Archives for posts with tag: teaching

By Taylor Mali

I walked into the classroom and straight to my chair,
But when I reached for my pen, it just wasn’t there!
I had no pen! or crayon! or pencil!
I was stuck before class without a writing utensil.

I could have asked the teacher (if I had dared,)
But I knew she would have said, “You’re unprepared!”
So to be diplomatic and avoid the fight
I quickly turned to the girl on my right,

Do you possibly have a pen I could borrow?
I’ll use it today and have it back by tomorrow.
“Oh! Furshur! What kind? I’ve got plenty.”
And she turned around with a handful of twenty.

I really don’t care what color or style,
I’ll take the fountain pen, I said with a smile.
“Oh, you don’t want that one. It comes out all ugly.
And it’s made of pure gold,” she said to me smugly.

Then how bout the blue?
“No, that one hops.”
Okay, maybe the green?
“Comes out in glops.”
“I’m afraid it’s having trouble connecting.”
“I’ll need it if we do any in-class correcting.”
Look, I said, my voice filling with fear,
Just gimme a pen before the teacher gets here!

“But this one always comes out in tons,
The yellow one skips and the purple one runs.
When the brown one dries, it looks real icky,
And the orange one’s covered with something sticky.
This one’s for emergencies (in case I get confused)
‘cause it’s clean and it’s fresh and it’s never been used.
I keep this one for quizzes ‘cause it brings good luck,
And the ballpoint’s splotchy and the cap is stuck.
This one’s empty, with the silver band,
And the felt-tip will leak all over your hand.
This one’s cracked, and that’s gone berserk!
And that would be perfect but it doesn’t work.
But here! Take this one! This one’s fine!
Oh wait…I’m sorry, this one’s mine.”
I think she went on but I couldn’t have cared.
I decided it was better to go unprepared.


Visit poet Taylor Mail at his website See him read “On Girls Lending Pens” at

Photo: My Life as a Bargainista, ALL RIGHTS RESERVED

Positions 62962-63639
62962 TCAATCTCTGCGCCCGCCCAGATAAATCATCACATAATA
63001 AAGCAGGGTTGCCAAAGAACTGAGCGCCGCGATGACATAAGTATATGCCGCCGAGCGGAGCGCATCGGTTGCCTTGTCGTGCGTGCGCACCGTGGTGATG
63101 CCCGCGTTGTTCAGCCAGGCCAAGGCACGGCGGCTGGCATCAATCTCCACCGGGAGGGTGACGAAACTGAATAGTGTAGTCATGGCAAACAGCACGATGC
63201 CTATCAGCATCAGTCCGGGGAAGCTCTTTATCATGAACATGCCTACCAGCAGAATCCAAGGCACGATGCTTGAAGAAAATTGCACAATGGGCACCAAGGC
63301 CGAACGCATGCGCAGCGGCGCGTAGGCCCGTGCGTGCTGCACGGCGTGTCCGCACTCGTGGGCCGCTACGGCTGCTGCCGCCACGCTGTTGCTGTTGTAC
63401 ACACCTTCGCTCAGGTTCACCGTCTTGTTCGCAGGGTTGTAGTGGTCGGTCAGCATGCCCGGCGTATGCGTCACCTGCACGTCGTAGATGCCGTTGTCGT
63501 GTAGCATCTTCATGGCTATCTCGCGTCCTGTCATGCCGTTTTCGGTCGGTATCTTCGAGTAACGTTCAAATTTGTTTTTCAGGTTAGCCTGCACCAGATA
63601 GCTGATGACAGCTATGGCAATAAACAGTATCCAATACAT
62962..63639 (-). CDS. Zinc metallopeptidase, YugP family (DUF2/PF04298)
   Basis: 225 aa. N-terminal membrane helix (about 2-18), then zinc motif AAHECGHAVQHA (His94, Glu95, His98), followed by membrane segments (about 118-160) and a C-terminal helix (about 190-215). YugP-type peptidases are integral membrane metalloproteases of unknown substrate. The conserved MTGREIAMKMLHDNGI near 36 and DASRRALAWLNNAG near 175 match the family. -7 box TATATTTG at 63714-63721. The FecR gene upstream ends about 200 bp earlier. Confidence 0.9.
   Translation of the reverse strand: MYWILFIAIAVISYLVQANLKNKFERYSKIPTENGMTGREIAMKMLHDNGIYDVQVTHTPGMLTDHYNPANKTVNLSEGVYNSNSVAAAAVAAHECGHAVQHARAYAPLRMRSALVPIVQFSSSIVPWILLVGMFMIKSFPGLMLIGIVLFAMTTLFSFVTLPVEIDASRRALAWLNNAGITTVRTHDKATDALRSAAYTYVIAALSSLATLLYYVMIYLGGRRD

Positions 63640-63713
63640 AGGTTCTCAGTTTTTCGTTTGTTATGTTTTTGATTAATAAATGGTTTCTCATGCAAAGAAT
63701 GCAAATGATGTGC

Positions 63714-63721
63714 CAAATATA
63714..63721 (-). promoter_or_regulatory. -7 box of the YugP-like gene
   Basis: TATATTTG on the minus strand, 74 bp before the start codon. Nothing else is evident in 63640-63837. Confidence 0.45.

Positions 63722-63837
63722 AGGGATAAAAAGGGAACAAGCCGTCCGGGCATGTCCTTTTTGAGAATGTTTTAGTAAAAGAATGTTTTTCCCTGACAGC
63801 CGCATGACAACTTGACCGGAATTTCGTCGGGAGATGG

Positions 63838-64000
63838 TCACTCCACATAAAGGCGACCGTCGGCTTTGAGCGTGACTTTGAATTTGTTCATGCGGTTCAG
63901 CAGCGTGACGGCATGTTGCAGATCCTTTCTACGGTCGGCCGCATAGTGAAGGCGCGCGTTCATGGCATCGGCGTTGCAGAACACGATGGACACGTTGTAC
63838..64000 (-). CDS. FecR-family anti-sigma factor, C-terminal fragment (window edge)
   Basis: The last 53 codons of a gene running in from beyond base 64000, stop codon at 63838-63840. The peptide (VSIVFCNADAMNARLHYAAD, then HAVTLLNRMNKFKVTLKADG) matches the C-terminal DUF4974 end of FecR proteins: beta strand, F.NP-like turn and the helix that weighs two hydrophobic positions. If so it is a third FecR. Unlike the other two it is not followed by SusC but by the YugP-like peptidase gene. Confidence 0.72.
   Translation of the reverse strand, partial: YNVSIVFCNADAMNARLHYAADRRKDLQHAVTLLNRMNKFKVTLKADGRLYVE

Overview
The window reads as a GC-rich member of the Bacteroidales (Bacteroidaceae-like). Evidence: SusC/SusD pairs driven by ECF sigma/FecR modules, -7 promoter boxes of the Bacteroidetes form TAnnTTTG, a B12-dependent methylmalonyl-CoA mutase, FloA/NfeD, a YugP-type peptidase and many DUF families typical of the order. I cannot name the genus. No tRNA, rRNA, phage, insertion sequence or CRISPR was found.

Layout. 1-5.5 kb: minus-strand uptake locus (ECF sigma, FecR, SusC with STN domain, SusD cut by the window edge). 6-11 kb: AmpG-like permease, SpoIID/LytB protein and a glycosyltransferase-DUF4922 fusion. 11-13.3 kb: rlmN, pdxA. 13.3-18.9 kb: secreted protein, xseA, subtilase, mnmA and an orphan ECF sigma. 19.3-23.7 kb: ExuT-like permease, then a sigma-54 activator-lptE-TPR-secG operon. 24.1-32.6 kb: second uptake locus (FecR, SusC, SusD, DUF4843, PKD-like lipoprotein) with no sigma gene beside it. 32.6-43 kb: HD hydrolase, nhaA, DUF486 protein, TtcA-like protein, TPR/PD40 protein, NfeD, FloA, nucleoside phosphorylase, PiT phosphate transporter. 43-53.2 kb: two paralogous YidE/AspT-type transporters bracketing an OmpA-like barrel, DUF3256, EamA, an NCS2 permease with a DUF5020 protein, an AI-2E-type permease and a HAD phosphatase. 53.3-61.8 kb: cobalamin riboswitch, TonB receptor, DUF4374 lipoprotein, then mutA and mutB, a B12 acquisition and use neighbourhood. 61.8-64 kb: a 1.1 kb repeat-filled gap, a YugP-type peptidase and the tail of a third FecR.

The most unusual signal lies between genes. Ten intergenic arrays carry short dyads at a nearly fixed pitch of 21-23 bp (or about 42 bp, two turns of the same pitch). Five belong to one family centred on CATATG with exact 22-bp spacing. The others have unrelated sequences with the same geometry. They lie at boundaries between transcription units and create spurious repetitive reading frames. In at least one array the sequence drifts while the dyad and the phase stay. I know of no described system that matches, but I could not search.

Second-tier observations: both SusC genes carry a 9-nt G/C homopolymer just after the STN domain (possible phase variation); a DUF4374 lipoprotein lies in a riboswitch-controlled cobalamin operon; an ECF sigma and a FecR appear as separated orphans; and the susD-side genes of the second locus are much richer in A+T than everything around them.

by LeeAnne McIlroy Langton

I noticed that most of my students
Were gazing longingly out the window
On an unusually beautiful
Southern California morning
I paused in my lecture to discover
That they were collectively noticing the unusual fruit
Exploding on the tree just outside our window
“What kind of fruit is that?”
They wondered with more curiosity than
They had ever shown for Plato or Rousseau
And so I told them about the pomegranate
How according to the Q’uran, it filled the gardens of paradise
How its image had once adorned the temples of Solomon
How it doomed Persephone to Hades
How it symbolizes prosperity and fertility in Hinduism
How it came here to us:
From the Iranian Plateaus to Turkey
Across the Mediterranean and transported across the oceans
By the Spanish conquistadors
How the city of Kandahar—now bombed and ravaged—
Was once reputed to have the finest pomegranates in the world
I told them that this was my favorite tree
And then we all went outside for a moment—
To marvel at this tree
Just staring for a moment
While the wind blew
Across our faces, a tender caress across the ages
And then the moment was gone—
The next day I walked into class
And someone, anonymously, had placed a single pomegranate
On my desk at the front of the class,
An altar before thirty students,
All newly baptized—
The red stain of pomegranate seeds outlining
Their smiles

Illustration: “Pomegranate Tree,” watercolor by Karina Zlotnikov, ALL RIGHTS RESERVED


“A capacity and taste for reading gives access to whatever has already been discovered by others. It is the key, or one of the keys, to the already solved problems. And not only so. It gives a relish and facility for successfully pursuing the unsolved ones.”


PHOTO: President Abraham Lincoln and his 11-year-old son Tad, 1864